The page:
Thank you to Netgalley and the publisher for providing me with a free electronic copy of this novel in exchange for an honest review.

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Thursday, 24 March 2016

Book Review: THE COUPLE NEXT DOOR by Shari Lapena


The Couple Next Door




Title:
The Couple Next Door
Author: Shari Lapena
Publisher: Random House UK, Transworld Publishers
Read: March 2016
Expected publication: 14 July 2016



Synopsis (Goodreads):


You never know what's happening on the other side of the wall.

Your neighbour told you that she didn't want your six-month-old daughter at the dinner party. Nothing personal, she just couldn't stand her crying.

Your husband said it would be fine. After all, you only live next door. You'll have the baby monitor and you'll take it in turns to go back every half hour.

Your daughter was sleeping when you checked on her last. But now, as you race up the stairs in your deathly quiet house, your worst fears are realized. She's gone.

You've never had to call the police before. But now they're in your home, and who knows what they'll find there.

What would you be capable of, when pushed past your limit?


My thoughts:


Imagine this: you are a young couple with a small baby, and have been invited to the neighbour’s house for a birthday dinner. They are a childless couple with little patience for the child’s crying and have requested that you don’t bring the baby. At the last minute, your babysitter cancels. You think – we could still go if we take the baby monitor and check on the child every half hour. After all, it’s only next door. It’s really no different than being in the next room – right?

This is how Ann and Marco justify their decision to leave their baby daughter Cora asleep in the house whilst they go to their neighbour’s place for dinner. Actually, Ann is not all that keen, but she has been suffering from postnatal depression and knows that her friends are getting frustrated with her and that she should force herself to go out more, be social. And for most of the evening all goes well. They take turns to check the baby at regular intervals, feed her, settle her. But Marco has been drinking a lot and is flirting shamelessly with the glamorous Cynthia, and Ann really wants to go home to bed. She is sure that she locked the front door of her house when she last checked on her daughter, but it now stands wide open. Sprinting upstairs she stares at the empty crib – in the half hour between now the last check, her baby has gone ...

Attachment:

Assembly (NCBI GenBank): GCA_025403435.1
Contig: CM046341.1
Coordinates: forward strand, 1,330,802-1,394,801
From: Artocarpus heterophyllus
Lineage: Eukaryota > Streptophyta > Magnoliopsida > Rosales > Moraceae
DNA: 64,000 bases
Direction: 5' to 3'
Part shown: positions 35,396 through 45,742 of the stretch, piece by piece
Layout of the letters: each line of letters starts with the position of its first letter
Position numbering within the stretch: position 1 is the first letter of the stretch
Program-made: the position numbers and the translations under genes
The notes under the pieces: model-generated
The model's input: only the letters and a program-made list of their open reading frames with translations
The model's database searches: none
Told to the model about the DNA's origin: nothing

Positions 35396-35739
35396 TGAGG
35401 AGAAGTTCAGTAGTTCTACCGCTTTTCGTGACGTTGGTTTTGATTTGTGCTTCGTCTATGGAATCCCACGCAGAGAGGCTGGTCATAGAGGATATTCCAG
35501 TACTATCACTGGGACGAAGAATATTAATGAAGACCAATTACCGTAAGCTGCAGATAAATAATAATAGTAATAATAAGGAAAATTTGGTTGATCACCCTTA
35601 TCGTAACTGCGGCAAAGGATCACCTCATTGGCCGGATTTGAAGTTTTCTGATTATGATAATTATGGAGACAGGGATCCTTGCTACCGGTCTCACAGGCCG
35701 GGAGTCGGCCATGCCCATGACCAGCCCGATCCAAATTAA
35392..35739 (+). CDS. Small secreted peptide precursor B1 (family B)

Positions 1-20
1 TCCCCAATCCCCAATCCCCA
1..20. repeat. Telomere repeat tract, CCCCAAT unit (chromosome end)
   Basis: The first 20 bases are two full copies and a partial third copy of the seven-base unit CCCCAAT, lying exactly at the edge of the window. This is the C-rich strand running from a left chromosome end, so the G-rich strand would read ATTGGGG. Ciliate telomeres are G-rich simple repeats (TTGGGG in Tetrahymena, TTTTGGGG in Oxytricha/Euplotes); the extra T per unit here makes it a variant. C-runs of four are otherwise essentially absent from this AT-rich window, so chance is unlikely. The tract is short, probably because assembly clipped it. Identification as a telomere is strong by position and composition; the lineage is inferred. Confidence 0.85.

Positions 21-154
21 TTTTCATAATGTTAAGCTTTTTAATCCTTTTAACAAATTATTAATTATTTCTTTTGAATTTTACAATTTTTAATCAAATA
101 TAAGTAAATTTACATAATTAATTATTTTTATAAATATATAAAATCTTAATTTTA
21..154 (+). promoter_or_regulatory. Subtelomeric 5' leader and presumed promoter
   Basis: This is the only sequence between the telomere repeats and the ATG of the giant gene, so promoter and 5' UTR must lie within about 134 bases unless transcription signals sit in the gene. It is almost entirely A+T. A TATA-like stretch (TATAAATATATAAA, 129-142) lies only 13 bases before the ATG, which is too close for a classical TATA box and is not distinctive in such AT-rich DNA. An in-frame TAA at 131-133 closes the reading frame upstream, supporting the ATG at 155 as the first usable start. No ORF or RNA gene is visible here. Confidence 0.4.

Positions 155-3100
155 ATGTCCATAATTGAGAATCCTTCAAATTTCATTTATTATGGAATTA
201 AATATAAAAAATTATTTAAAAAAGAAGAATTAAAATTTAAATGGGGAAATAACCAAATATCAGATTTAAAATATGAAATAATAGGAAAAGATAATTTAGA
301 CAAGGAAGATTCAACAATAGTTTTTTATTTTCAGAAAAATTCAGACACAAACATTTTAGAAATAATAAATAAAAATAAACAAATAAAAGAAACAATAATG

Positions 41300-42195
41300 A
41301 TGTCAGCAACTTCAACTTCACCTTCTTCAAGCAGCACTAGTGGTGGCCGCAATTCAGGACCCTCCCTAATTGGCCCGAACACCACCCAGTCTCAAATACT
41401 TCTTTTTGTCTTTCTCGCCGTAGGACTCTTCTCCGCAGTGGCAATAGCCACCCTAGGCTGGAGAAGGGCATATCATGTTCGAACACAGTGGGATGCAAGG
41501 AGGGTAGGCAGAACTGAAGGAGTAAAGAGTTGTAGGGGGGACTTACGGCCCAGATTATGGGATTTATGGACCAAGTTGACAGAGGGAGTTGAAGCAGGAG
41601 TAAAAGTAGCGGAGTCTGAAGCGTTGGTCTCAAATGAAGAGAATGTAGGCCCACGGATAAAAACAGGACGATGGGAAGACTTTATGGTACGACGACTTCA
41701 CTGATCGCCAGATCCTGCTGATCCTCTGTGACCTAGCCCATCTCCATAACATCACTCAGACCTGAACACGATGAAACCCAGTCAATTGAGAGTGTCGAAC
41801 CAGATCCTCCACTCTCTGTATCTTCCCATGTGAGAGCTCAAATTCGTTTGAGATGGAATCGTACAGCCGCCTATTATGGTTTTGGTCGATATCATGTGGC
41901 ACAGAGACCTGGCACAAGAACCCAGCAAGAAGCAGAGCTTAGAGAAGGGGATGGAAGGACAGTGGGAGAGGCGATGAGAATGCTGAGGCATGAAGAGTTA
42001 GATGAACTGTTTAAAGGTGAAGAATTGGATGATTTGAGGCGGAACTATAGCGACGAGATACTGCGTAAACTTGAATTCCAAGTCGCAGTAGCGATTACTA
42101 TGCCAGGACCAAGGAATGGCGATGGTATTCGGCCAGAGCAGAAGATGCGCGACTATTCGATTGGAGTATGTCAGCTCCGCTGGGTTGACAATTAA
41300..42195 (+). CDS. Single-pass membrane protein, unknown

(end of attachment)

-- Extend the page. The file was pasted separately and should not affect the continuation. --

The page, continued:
This situation must be a parent’s worst nightmare and will prompt every reader with children to quickly sneak upstairs to check they are safe. It therefore makes great material for a psychological thriller, tugging on readers’ heartstrings no matter what age or gender you are. Ironically, I grew up in an era where it was totally acceptable to leave your baby at home whilst going to the neighbour’s place with the baby monitor and regular checking – I realised how times have changed when reading the outrage Ann and Marco are confronted with due to their decision but could not resent them for it. The author does a great job in portraying the real life struggles a young couple would face on having a new baby in the house – Ann with her postnatal depression and Marco with business woes he is too afraid to mention to his wife. Then there are Ann’s parents, who have resented Marco from the moment he proposed to Ann, and are not helping the situation. Give them a break, I thought, they are only human. Little did I realise what would come next, and I will certainly not give anything away here and spoil your fun of finding out for yourself. Just be prepared to be surprised, stunned even, about the lies, the deceit, the manipulation and outright evil some people are capable of to get what they want.